There's an Indian lady in Rumi's town

Mohammad Behzad Fatmi
Mohammad Behzad FatmiJul 05, 2015 | 19:26

There's an Indian lady in Rumi's town

Habeeba Unnisa hails from Hyderabad. She has a younger sister and an elder brother who live with their mother in the city. Habeeba was a 17-year-old student in a senior secondary school when she first came to know about a scholarship to study for a bachelor's degree in a university in Turkey. The scholarship included tuition fees, free accommodation and free food. She tried her luck on it and now she is the only Indian girl in the 12th century Sufi master Mawlana Jalal ad-Din Muhammad Rumi's town Konya.


Konya is a central Anatolian city with a population of about one million people. The city is a two-hour drive from the Turkish capital Ankara. It has a rich culture and history. It has once served as the capital of the Seljuk empire and is the final resting place of the famous Sufi master and poet Rumi. Rumi travelled all the way from Balkh in Afghanistan to finally settle down in Konya and produce his spiritual literary gems.

Habeeba came to Turkey in 2011. She took a prerequisite course for her bachelor's degree in Ankara for almost a year. Later on, she moved to Konya to study in a university named after Rumi - the Mevlana (Rumi) University. She is part of a four-year Turkish language teaching programme at the university. She wants to become a Turkish language teacher and says it is only because of this passion that she manages to overcome the difficulties of being the only girl from a completely different culture in a foreign land.

She says, "It is very difficult for one to learn the Turkish language in India. What I have learnt here in four years, perhaps I wouldn't have learnt in a decade in India. It is all about learning the language in the native land from the native people".


Interestingly however, she says that over the course of time, she has started to hang out more with international students at the university than the Turkish ones. "I had some very close Turkish friends in the initial years of my stay in Turkey but now I prefer to spend time with other international students", she says. The Mevlana (Rumi) University has students from over 65 countries.


She adds, "Yes, I am the only Indian girl in Konya and it makes me unique. It is not always bad to be alone".

Habeeba says Istanbul or Ankara were her priorities when she first decided to study in Turkey. She says, "These are the only Turkish cities you hear about in India, if any. I briefly knew Rumi but had no idea that Konya was his city".

In spite of its rich history, diverse culture and close proximity to the national capital, Konya does not have the vibrancy one would expect it to have. It is Turkey's conservative heartland and is remarkably different socially and demographically from metropolises like Istanbul, Ankara and Izmir. The cosmopolitanism of these cities are clearly missing in Konya.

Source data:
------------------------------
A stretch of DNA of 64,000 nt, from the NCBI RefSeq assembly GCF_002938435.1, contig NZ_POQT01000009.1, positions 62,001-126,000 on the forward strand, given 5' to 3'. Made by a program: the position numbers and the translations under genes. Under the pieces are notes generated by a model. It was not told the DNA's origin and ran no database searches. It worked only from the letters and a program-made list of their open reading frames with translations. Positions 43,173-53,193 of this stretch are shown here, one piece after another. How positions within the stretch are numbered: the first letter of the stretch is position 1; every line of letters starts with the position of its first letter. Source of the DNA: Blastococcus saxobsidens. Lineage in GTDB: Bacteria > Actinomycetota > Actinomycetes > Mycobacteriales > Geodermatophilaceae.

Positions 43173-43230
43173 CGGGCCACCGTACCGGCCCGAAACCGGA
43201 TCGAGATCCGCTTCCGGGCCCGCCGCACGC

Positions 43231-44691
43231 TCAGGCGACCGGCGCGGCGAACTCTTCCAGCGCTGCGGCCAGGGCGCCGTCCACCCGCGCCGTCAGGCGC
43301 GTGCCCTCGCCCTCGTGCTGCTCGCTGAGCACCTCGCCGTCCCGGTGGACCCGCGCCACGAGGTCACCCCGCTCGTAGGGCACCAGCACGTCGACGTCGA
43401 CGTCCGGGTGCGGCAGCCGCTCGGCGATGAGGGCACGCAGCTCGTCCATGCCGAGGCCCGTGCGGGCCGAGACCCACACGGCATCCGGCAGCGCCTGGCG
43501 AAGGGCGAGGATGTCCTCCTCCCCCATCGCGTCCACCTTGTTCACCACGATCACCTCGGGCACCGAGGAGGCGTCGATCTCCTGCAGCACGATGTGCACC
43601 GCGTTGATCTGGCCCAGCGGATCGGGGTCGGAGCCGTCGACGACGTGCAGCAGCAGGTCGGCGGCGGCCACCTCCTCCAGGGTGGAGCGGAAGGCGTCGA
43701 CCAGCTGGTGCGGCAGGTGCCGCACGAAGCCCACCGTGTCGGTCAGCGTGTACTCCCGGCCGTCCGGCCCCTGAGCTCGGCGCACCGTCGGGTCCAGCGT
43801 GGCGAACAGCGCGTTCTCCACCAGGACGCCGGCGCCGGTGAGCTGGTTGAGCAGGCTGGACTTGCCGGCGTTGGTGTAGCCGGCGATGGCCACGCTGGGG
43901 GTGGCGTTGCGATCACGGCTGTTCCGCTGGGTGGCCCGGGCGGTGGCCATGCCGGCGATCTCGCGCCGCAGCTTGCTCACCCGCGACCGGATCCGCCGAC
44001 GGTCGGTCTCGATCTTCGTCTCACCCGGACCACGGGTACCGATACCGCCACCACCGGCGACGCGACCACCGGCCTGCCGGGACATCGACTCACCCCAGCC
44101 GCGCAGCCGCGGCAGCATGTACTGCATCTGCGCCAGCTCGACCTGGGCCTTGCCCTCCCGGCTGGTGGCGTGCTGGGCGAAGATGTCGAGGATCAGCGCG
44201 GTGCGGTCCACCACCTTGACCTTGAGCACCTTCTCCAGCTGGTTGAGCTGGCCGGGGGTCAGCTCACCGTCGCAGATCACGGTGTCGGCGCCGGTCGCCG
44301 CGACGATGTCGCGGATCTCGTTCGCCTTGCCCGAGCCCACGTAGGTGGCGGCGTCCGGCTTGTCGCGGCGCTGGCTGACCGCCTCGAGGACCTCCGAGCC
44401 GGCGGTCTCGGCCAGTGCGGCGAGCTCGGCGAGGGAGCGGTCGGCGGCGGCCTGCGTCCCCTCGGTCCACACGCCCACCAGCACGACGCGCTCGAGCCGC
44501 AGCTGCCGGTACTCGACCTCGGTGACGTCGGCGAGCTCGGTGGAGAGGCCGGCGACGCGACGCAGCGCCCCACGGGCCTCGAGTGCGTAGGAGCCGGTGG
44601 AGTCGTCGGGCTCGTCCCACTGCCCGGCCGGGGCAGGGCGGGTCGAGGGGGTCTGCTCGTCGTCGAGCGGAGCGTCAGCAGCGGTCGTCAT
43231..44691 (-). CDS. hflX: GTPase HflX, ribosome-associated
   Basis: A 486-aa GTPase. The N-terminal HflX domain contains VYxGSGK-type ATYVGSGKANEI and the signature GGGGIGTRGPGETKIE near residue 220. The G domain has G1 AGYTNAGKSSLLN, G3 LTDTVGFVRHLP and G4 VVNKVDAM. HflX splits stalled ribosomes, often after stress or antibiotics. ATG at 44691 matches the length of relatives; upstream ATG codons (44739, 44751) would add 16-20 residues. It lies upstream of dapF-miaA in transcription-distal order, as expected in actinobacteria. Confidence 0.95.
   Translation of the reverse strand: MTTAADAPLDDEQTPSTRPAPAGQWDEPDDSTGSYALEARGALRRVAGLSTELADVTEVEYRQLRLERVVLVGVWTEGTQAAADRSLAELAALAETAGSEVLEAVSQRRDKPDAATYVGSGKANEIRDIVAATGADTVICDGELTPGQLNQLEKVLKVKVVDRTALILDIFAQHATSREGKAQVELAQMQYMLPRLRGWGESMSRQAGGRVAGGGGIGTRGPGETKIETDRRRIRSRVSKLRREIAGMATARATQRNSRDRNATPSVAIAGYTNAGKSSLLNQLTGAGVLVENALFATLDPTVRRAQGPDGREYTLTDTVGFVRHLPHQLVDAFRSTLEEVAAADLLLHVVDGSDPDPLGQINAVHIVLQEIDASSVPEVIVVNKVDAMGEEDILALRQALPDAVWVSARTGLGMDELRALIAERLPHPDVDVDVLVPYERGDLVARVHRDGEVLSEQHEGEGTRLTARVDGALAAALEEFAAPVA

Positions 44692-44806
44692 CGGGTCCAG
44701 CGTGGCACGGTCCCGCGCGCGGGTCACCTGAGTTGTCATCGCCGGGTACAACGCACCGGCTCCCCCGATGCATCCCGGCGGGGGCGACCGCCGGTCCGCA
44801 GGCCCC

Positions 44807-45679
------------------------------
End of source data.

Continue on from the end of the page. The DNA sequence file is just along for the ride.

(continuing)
However, for students it is still an attractive destination as it hosts four big universities. The city is economical, has strategic advantage of being in the centre of the country and has vast industrial set-ups which provide opportunities for professional experience while studying and jobs after graduation.


One of the challenges Habeeba is facing these days in Turkey is that people confuse her to be a Syrian. She says, "All the brown-skinned people are thought to be Syrian refugees in Turkey these days. Initially, the Turkish people were welcoming towards the victims of the ongoing civil war in Syria but gradually they have turned hostile towards them and the brunt of it is being faced by all those who even remotely resemble them."

She adds, "Turkish people are known for their hospitality and indeed they are good at it. But these days if you are a foreigner, especially with brown skin, you run the risk of being harassed in public places".

Turkey is now the world's biggest refugee-hosting country with over 1.7 million Syrian refugees.

But despite these odds, Habeeba is hopeful and determined about her future. She believes the current situation is temporary and one day it will all be normal as it was in 2011. She says, "I never regret my decision to come to study in Turkey. It's a beautiful country of kind-hearted people. I am happy and I am sure that one day I will be a successful Turkish language teacher."

She plans to finish her bachelor's course in Konya and move to Istanbul to pursue a master's degree in 2016.

Last updated: July 05, 2015 | 19:27
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